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Culture and business leaders are planning how to reinvigorate the City as it adapts to a new way of working after lockdown, which could see longer weekends when the Square Mile is less busy. More than half of its 21m annual visitors are on business trips and half-a-million workers commuted into...

Culture and business leaders are planning how to reinvigorate the City as it adapts to a new way of working after lockdown, which could see longer weekends when the Square Mile is less busy.

More than half of its 21m annual visitors are on business trips and half-a-million workers commuted into the Square Mile on weekdays pre pandemic.

Tourists also flocked to take in attractions including St Paul’s Cathedral, Tower Bridge and the Museum of London as well as the nearby Tower of London.

Nick Bodger who is the City of London Corporation’s Cultural & Visitor Development Director said its recovery plan includes a reopening campaign over the next six months led by Lord Mayor William Russell. They are also planning for the next five years as the UK picks itself up after lockdown.

The Corporation has been talking to many businesses about their views to help plan for the future and the impact on city businesses and service industries such as hospitality and arts venues.

Mr Bodger said there could be dramatic change with fewer commuters around at the end of the week – a time which has traditionally seen booming business after work in pubs and restaurants in the Square Mile.

“We suspect it may be a Tuesday to Thursday intensity and density with a longer space at weekends,” he said.

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He explained at the Barbican board meeting (Weds March 24) that this could pose a challenge.

“How do we adapt to that working pattern and how do we address weekends that are longer?” he said.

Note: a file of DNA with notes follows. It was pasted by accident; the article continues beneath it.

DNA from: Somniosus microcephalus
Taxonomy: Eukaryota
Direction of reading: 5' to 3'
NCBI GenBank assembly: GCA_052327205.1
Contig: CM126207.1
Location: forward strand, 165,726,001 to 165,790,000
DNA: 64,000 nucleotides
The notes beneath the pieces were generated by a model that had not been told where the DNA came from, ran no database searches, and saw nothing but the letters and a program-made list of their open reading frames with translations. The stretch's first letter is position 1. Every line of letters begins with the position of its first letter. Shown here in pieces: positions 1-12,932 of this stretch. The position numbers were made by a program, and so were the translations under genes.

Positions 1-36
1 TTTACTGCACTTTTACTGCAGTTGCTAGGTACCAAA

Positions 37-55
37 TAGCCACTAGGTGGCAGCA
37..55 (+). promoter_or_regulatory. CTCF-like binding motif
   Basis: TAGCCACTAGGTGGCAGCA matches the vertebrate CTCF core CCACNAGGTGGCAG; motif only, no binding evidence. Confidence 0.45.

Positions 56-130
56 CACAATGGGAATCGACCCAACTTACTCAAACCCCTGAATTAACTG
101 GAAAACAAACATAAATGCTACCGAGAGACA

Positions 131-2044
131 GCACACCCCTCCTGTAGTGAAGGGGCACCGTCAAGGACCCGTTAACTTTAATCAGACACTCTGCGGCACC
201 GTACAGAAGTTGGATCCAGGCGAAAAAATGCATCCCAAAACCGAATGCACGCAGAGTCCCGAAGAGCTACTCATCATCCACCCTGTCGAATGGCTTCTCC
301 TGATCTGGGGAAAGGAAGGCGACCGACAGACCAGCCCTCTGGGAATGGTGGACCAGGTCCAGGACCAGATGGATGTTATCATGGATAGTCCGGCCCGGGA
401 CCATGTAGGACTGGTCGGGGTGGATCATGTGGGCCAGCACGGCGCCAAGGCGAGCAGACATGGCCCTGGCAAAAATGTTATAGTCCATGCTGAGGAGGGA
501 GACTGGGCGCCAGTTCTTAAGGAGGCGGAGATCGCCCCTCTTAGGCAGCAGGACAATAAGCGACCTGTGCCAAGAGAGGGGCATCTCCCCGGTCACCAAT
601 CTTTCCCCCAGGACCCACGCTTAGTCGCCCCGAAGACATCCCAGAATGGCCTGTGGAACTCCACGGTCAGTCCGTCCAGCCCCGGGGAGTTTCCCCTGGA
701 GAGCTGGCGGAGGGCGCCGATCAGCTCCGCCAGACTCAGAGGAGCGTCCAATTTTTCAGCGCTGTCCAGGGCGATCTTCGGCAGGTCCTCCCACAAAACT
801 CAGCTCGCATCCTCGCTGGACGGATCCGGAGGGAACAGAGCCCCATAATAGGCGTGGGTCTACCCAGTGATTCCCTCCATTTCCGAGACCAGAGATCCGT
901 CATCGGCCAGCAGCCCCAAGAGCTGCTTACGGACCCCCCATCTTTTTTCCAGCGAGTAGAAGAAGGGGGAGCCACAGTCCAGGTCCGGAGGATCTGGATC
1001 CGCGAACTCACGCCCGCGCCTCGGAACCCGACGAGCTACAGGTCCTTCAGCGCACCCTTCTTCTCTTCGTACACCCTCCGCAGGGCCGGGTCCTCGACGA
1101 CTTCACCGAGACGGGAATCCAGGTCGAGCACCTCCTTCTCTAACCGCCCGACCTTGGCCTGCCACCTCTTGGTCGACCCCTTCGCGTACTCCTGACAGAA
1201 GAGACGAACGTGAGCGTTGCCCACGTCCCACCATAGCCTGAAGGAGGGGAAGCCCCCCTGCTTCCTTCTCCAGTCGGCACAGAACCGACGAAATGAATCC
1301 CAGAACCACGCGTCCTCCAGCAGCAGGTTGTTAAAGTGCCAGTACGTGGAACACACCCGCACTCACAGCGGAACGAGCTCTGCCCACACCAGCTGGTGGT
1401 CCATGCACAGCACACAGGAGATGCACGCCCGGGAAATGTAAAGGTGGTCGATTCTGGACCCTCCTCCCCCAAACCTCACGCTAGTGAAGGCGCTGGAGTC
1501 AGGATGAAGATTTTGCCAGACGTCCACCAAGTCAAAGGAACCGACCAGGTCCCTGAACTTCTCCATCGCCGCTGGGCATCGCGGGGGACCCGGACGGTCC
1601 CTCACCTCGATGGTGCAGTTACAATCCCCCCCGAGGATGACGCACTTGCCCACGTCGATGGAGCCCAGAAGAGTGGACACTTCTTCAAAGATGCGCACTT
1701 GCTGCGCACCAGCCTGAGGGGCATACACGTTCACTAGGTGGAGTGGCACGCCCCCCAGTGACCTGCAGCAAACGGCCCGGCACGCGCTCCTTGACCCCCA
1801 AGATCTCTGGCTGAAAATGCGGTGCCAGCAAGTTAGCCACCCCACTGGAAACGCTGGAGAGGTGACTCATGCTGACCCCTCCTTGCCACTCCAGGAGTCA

The robust plan will emphasise the City’s importance as a “world-class business” centre offering “outstanding environments, including the right work spaces and vibrant offer across retail, hospitality, culture and tourism.”

The City will be running a five-year marketing campaign to encourage and excite workers about coming back.

It will focus on selling the historic areas as a “the unseen city and city of surprises, most importantly trying to really give an incentive for people in work rather than working from home.”

And after nearly a year of home working for many businesses normally based in the City it wants “to shift perceptions around the City and who belongs in the City, what it is for.”

He stressed that businesses depend on people coming back to the City, which has been a “hollowed out centre” during lockdown, with the absence of office workers and tourists.

Earlier this spring the Corporation announced a £50m plan to support shops, hospitality and other independent businesses in the City.

The City is also considering if traffic-free weekends could be viable and what the night-time economy could look like.

It will unveil more plans in the next few months.

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